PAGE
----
‘Gupta pals’ face heat at lekgotla
MINISTERS implicated in the Gupta emails saga could come under fire when the ANC national executive committee lekgotla meets from tomorrow.
Yesterday, Cosatu said its leaders would repeat their call for the ministers linked to President Jacob Zuma’s friends, the Guptas, to be removed from their jobs as part of efforts to fight state capture.
Deputy President Cyril Ramaphosa recently told the SACP congress that he would not defend those implicated in state capture and that action had to be taken against them.
Human Settlements Minister Lindiwe Sisulu told The Sunday Independent earlier this month that those identified in a trove of emails showing how the Guptas were involved in the running of the state should be fired by the ANC.
Cosatu spokesperson Sizwe Pamla said the union federation would reiterate their call for Gupta-linked ministers to be removed from their positions at the lekgotla.
“Cosatu’s position on most of those ministers has always been that they must step down because of how they were appointed and their incompetence.
“The email leaks have unearthed a wealth of evidence that can be used against them,” he said.
Pamla’s comments come as former finance minister Pravin Gordhan and his former deputy Mcebisi Jonas escalated their fight against state capture on the eve of the lekgotla.
Gordhan, an MP and NEC member, yesterday urged university students and academics to join the fight against state capture and to prevent the country from going “into a slump”, which could last for as long as 10 years.
Gordhan and Jonas were addressing scores of students and academics on state capture, white monopoly capital and radical economic transformation at the University of Johannesburg.
At the start of the event, Gordhan faced a small group of students who tried to be disruptive in an apparent response to some of the public statements he made against Zuma since the pair’s removal from the cabinet.
Some of the unruly students booed Gordhan, who appeared to remain unfazed.
According to the deposed finance minister, his mission to expose state capture was receiving a rousing welcome and acceptance by those “who cared to listen”.
“They know who is stealing. They know who is responsible for the state capture.
“There is a decline of political morality of the country. It is eroding the foundation of democracy every single day of our lives,” Gordhan said.
He added that he supported SA Council of Churches secretary-general Malusi Mpumlwana’s stance that state capture was “undermining the ethical foundation of our society”.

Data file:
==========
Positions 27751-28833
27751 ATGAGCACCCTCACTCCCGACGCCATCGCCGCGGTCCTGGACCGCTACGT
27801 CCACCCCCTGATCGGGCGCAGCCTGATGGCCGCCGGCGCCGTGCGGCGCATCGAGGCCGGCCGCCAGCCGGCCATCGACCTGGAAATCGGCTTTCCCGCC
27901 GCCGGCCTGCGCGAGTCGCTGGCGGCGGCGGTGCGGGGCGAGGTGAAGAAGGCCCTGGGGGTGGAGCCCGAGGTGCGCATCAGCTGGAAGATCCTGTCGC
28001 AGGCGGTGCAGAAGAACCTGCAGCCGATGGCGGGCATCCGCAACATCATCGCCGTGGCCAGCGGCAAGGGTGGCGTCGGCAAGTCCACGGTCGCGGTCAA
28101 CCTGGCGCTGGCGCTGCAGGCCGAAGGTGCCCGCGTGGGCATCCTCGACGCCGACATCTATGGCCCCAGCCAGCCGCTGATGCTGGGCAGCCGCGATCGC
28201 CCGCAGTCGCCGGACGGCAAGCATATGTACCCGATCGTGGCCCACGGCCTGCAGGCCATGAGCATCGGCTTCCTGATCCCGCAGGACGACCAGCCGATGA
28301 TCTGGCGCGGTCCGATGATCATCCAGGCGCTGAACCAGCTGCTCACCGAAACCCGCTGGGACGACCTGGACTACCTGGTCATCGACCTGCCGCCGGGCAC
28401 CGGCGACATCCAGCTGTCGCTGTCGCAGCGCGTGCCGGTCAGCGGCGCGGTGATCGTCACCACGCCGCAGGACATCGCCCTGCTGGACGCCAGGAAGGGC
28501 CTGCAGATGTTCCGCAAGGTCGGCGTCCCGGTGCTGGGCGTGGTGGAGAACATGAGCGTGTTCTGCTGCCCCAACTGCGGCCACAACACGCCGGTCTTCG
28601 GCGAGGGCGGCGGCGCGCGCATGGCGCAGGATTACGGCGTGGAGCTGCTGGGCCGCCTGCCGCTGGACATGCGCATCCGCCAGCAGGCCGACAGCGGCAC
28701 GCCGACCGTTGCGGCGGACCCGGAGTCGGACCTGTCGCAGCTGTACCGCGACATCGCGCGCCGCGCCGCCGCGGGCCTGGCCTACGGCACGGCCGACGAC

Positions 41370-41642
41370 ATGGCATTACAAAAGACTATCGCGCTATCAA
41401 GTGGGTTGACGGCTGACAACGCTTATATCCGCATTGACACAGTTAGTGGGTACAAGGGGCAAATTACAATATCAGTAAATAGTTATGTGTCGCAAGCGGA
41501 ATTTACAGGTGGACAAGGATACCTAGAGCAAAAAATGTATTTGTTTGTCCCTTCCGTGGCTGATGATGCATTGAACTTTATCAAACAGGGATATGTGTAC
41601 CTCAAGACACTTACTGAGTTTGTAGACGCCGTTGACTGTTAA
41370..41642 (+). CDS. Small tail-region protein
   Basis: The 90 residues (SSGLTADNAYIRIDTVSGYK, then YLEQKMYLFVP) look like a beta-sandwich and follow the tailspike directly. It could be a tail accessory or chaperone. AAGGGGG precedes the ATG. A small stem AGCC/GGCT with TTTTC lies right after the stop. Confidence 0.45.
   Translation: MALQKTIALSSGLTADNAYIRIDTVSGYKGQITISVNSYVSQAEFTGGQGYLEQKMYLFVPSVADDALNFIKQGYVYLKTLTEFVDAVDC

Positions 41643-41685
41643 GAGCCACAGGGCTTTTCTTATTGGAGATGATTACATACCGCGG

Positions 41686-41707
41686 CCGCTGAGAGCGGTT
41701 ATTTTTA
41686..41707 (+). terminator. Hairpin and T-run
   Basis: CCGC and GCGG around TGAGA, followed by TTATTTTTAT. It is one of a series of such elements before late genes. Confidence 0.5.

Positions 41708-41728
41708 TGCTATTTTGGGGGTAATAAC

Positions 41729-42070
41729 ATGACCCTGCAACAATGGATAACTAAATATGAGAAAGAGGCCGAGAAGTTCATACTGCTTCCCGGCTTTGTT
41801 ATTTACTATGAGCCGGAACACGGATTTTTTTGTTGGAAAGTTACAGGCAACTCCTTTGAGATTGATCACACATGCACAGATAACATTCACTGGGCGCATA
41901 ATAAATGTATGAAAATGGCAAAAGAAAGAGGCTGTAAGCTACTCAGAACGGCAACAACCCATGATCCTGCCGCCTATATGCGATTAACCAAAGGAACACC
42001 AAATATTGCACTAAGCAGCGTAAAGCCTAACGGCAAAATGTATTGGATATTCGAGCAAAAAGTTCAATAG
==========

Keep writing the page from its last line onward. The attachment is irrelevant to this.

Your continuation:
Mpumlwana made these damning remarks when he and two other civil organisations appeared before Parliament on Tuesday in an enquiry about the effects of state capture on the economy and its people.
The booing of Gordhan literally subsided soon after he told some of the unruly crowd that state capture had led to the decline of international investments in the country, which severely affected the local economy.
“This is how state capture happened. They started (with) state-owned entities (SOEs). Capable people were removed from boards of most of these entities and ‘replaced with the right people’,” Gordhan said.
According to him, the meaning of those colloquially known as the “right people” were those who were prepared to sell their souls and abuse the public purse for the benefit of a few.
Incumbent Minister of Finance Malusi Gigaba was fitted into this category for allegedly giving the Guptas their South African citizenship without carrying out the proper procedures.
He was also accused by one of the authors of the Betrayal Of The Promise: How South Africa Is Being Stolen, penned by academics, that he changed board members of several SOEs as public enterprises minister to serve the interest of a single family.
Jonas was equally scathing about state capture, saying: “South Africa is facing a defining moment, politically and economically.”
“This is the fifth year that South Africa is experiencing a weak economy and we have now descended into a recession.
“We are increasingly becoming a world capital of corruption and state capture,” Jonas said.
He echoed Gordhan’s sentiments that SOEs were turned into centres of racketeering and money laundering.
He said Eskom alone spent R45 billion on its coal contracts and Transnet spent R300bn to replace their ageing rail infrastructure.
However, he said those billions were not used for their appropriate purpose but to serve a single family interest.
“Those billions spent illegally could have been used to fund health care and education,” Jonas added.
Meanwhile, heavy lobbying was also set take place on the sidelines of the ANC national executive committee meeting and lekgotla getting under way today, as the party grapples with a debilitating succession debate.
The Star understands that the suggestion that Zuma should be replaced by a candidate other than Deputy President Cyril Ramaphosa or his opponent Nkosazana Dlamini Zuma – the so-called third way – was gaining traction.
Fears were increasing that a victory by either of the powerful camps could lead to a split in the ANC or cost the party.
It is also understood that the factions would be investing time plotting a means to push for a victory for their candidates contesting the party’s Eastern Cape elective conference.
The high stakes conference, taking place next month, will tilt the balance of forces in favour of Dlamini Zuma or Ramaphosa.
It was also not expected that another motion of no confidence in Zuma would be tabled this time around.
BATTLING ON: MP and NEC member Pravin Gordhan and his former deputy Mcebisi Jonas escalated their fight against state capture on the eve of the ANC NEC lekgotla.